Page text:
Malware, known as ransomware, encrypts data and demands payment before releasing it to the victim.

The most sensitive information of a user or company is encrypted to prevent unauthorized access to documents, databases, and programs. The only way in is to pay a ransom.

Many types of ransomware are made to infect other computers in a network and then lock them out.

It is a growing risk that results in billions of dollars paid to cyber criminals and substantial damage and fees for companies and government agencies.

What is the average cost of ransomware attacks in 2023?

The average cost of a ransomware attack is $4.54 million.

Let’s discuss this in detail.

The Ransom

The ransom and the industry’s loss of work and sales can amount to millions of dollars.

Let’s start with the big “R” and look at its average and tendencies.

The cost of ransoms continues to rise: Based on data from the State of Ransomware 2022 Report, in 2021, 11% of business owners paid ransoms of $1 million or even more, up from 4% in 2020.

Also, hackers aren’t simply allowing you off the hook easily: the percentage of victims who paid less than $10,000 fell from 34 percent to 21 percent.

Two recent studies by Sophos and Pao Alto estimate that the average cost of ransomware is between $570,000 and $812,360.

It’s Illegal to Pay. In 2020, the Office of Foreign Assets Control (OFAC) of the United States Department of the Treasury declared that paying ransom to computer hackers is illegal.

When can we get back to business now that the ransom has been paid? Unfortunately, that’s not the case.

What is the Average Cost Of Ransomware Attacks in 2023?

Ransomware

The report predicts that by 2022, the average cost of a data breach will have risen to an unprecedented $4.35 million (all figures in U.S. dollars).

This increase is not limited to ransomware attacks.

The cost of responding to data breaches has increased by 13 percent in the past two years.

Even more shocking is the fact that the average cost of a ransomware attack is $4.54 million, and that’s before the average cost of a ransom payment, which is $812,360.

Ransomware victims take 326 days longer than sufferers of other types of breaches to realize they’ve been attacked and take action (277 days).

In addition, the speed with which ransomware attacks are carried out has increased dramatically in recent years.

IBM Security X-Force showed that the time it takes to execute a ransomware attack decreased by 94% between 2019 and 2021, from slightly more than two months to less than four days.

What is the Cost Of Ransomware Attacks Around The World?

Every year, billions of dollars are lost due to ransomware attacks on enterprises.

According to estimates, attackers who stole via ransomware earned $11.5 billion in 2019. In 2021, that sum will have surpassed $20 billion.

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The Ransom Payment Is Only The First Step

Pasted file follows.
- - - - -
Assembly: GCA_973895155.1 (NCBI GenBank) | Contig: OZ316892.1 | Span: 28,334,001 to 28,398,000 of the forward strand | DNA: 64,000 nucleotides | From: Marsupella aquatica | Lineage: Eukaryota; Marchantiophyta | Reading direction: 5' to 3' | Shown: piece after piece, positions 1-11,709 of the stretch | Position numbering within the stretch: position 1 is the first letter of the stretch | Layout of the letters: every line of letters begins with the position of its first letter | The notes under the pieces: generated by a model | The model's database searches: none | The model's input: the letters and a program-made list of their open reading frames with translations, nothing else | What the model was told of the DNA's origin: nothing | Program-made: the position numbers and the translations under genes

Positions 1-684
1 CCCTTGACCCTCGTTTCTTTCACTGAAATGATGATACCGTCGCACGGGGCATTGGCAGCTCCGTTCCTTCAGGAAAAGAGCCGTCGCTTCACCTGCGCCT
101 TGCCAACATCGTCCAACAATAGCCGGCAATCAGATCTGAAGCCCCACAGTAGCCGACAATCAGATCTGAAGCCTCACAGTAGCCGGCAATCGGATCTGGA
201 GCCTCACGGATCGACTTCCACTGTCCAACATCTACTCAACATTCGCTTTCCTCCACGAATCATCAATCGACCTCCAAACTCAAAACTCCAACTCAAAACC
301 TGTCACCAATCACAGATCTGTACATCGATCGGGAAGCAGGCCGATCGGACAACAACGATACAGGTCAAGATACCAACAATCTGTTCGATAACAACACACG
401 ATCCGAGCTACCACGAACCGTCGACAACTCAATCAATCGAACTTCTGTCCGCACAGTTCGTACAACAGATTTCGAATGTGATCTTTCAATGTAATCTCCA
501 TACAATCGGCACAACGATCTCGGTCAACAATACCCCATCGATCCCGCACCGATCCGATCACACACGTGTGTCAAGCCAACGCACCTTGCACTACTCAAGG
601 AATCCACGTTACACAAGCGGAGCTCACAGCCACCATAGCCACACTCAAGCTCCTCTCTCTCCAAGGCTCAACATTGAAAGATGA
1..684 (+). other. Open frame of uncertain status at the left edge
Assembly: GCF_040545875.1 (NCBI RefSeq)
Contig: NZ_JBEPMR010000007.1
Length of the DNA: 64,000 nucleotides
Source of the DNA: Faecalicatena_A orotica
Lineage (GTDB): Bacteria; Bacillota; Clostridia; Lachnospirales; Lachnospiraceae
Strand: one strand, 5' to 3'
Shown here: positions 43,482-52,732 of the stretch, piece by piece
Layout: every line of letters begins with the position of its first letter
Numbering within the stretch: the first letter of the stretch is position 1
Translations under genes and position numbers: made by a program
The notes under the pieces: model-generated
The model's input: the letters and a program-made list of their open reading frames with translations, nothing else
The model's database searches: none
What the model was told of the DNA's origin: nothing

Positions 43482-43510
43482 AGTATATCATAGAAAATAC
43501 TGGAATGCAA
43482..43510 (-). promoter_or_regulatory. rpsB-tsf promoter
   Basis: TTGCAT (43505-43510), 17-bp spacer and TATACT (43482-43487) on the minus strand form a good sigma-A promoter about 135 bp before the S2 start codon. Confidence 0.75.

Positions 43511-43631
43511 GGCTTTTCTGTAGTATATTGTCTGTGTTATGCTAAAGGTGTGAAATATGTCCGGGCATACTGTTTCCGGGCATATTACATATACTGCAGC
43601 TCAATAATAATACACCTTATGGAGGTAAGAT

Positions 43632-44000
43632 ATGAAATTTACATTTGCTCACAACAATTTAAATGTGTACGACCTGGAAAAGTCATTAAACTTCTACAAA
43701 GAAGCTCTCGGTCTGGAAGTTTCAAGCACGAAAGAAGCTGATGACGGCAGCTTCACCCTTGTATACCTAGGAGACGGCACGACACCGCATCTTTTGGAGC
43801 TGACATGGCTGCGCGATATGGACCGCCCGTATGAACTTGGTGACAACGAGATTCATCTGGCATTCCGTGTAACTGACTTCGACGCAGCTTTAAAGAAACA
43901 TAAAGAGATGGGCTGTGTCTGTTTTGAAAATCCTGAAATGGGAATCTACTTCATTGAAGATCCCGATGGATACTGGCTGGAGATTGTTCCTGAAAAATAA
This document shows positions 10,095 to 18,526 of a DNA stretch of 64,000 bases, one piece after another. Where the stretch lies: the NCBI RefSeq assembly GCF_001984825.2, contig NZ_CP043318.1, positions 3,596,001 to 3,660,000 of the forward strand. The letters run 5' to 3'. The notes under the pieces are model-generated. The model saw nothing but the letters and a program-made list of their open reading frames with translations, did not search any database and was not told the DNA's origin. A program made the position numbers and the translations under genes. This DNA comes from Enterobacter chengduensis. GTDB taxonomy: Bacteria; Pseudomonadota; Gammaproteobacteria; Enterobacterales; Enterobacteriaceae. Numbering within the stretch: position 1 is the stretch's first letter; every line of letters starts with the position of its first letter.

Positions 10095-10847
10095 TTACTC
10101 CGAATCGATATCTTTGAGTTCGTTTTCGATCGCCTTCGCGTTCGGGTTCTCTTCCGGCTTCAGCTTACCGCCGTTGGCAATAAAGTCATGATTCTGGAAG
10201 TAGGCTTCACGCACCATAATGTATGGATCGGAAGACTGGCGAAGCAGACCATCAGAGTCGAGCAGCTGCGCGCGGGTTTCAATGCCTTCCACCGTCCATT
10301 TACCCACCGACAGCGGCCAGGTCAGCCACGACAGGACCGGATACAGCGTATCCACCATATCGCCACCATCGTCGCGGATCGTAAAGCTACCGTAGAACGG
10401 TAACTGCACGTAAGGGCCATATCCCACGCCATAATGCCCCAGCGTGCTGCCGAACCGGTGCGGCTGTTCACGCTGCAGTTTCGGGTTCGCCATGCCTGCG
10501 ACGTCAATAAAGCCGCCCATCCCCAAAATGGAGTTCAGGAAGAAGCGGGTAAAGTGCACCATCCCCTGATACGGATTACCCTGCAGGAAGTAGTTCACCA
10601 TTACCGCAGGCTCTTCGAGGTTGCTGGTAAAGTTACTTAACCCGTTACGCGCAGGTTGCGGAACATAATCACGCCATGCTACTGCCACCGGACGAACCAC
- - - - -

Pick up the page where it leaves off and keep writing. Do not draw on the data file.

Companies that give in to ransom demands are still on the hook for the problems that resulted from the attack.

Lincoln College, a small, private institution in the middle of nowhere that gained news after suffering a cyberattack in December 2021, is just one of many that can relate. 

After shelling out money to have its data decrypted, the university ran into even more serious issues as it attempted to reconstruct its systems.

Recent news articles have speculated that the college may be forced to permanently close its doors in May 2022 unless a substantial investment of at least $50 million is made.

The average cost of a ransomware breach in 2021 was $4.62 million, according to IBM, but this does not account for the cost of the ransom.

Numerous factors contribute to the total price of restoring data encrypted by ransomware.

According to a new study, paying the ransom is just about 15% of the total cost of an attack.

The Ransom Is Only Part Of The Cost

The true costs of ransomware recovery are much more difficult to quantify, but they likely run into the millions.

In 2021, Sophos estimated, the total cost of recovering from a ransomware attack will be $1.85 million.

This figure accounts for everything from downtime and personnel hours to device and network costs, missed opportunities, ransom paid, and more.

Numerous sources contribute to the overall price tag of getting back on your feet:

  • Downtime.
  • People hours.
  • Stronger cybersecurity protections.
  • Repeat attacks.
  • Higher insurance premiums.
  • Legal defense and settlements.
  • Lost reputation.
  • Lost business.

Downtime

The ransomware-caused downtime can be extremely inconvenient, not only for the businesses affected.

For six days, the attack on the Colonial Pipeline left nearly half of the East Coast without access to gasoline.

After the recent attack on a health institution in Vermont, many facilities began refusing patients. 

More than 100,000 pupils were absent from school because of the attack on Baltimore County Public Schools.